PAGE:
A sharply divided task force, charged with finding ways to cut the rising cost of medical malpractice insurance in Maryland, today proposed a package of two dozen reforms, including new restrictions on certain damage awards.
Several of the proposals were adopted by one-vote margins in the 28-member task force, causing some members of the group to file two dissenting opinions.
Among the most controversial recommendations was the proposal that noneconomic awards -- sometimes called "pain and suffering" awards for damages that cannot be tied directly to financial loss -- be limited to $250,000. The group suggested that minors, currently given three years after the age of 16 in which to file a malpractice suit based on injuries sustained while they were minors, be allowed to do so only until age 13. After the age of 13, the youths would be subject to adult restrictions.
The group sought an arrangement that would prevent lump sum payments to injured persons for medical care that they might not actually need or receive. It proposed that verdicts specify costs of future medical care expected. But the panel said that payment would be authorized only if the expenses are actually incurred.Rejected by the task force were proposals to curb lawyers fees, place caps on all damage awards and change the so-called "collateral source rule" that allows persons to sue even though they have already been compensated for damages by a third party, such as an insurance company.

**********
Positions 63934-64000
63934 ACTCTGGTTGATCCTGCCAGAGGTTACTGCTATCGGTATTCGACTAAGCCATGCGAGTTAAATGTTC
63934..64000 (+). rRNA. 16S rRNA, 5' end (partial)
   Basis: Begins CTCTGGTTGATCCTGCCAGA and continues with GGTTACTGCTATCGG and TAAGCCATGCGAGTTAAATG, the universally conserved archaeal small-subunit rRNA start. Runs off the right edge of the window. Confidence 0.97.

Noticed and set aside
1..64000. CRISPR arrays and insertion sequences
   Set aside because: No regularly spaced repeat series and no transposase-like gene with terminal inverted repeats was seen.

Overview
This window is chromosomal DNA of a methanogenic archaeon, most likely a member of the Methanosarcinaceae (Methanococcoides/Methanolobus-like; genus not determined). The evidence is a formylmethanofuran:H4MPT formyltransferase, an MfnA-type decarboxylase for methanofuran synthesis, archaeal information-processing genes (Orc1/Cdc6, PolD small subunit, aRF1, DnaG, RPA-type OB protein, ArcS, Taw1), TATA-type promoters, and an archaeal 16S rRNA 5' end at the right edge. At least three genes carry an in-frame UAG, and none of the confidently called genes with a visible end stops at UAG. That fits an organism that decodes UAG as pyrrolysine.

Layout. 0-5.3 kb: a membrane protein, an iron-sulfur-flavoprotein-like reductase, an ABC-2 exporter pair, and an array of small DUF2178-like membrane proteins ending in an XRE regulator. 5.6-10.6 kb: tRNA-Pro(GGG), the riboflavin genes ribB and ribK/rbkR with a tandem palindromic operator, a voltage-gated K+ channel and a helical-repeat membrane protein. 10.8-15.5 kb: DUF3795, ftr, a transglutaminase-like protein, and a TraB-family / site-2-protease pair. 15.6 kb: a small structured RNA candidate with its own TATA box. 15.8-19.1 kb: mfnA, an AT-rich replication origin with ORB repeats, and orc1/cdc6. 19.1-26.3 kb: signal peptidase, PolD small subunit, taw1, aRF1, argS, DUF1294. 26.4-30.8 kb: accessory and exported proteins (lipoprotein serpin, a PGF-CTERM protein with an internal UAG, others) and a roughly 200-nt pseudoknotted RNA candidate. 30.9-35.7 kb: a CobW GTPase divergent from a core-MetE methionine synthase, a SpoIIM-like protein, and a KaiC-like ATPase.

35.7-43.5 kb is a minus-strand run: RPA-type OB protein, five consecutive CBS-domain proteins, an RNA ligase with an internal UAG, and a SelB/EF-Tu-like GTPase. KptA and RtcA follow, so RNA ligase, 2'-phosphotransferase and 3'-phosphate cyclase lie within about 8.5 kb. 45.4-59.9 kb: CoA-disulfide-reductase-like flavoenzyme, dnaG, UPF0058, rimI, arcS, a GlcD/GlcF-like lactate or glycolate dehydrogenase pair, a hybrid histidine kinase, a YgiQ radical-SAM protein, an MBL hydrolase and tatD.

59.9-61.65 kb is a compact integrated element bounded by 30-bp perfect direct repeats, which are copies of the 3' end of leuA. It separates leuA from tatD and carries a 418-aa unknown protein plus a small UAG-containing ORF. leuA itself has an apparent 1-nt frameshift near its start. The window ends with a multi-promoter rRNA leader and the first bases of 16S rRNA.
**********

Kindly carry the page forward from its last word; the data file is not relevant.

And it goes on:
In a controversial move, the task force voted not to change the rule, although 16 members later signed a letter saying they supported abolition of the rule. But the task force chairman, retired judge James MacGill, refused to allow reconsideration of the vote.
Several of the members of the task force, which included representatives for doctors, lawyers, nurse-midwives, insurance companies and consumers, hailed the package as an important step toward curing the problem of expensive medical malpractice insurance, which increased as much as 250 percent for some professionals in the last year.
Others sharply criticized the document, which will be presented to Gov. Harry Hughes for review and possible inclusion in his legislative package this winter. Critics said the recommendations, if enacted, either would not address the causes of the problem or would not go far enough. George Shadoan, a Rockville attorney, wrote a minority report criticizing the document. "It really does not address and will have no effect on the problem of the burden of insurance premiums, particularly on obstetricians . . . ," he wrote. Moreover, Shadoan contended, some of the recommendations go too far in limiting the rights of some injured people to recover.
J. John Spillane, head of an insurance company for physicians, also criticized the proposals, saying they do not go far enough to curb increasing jury awards and might even contribute to increased premiums.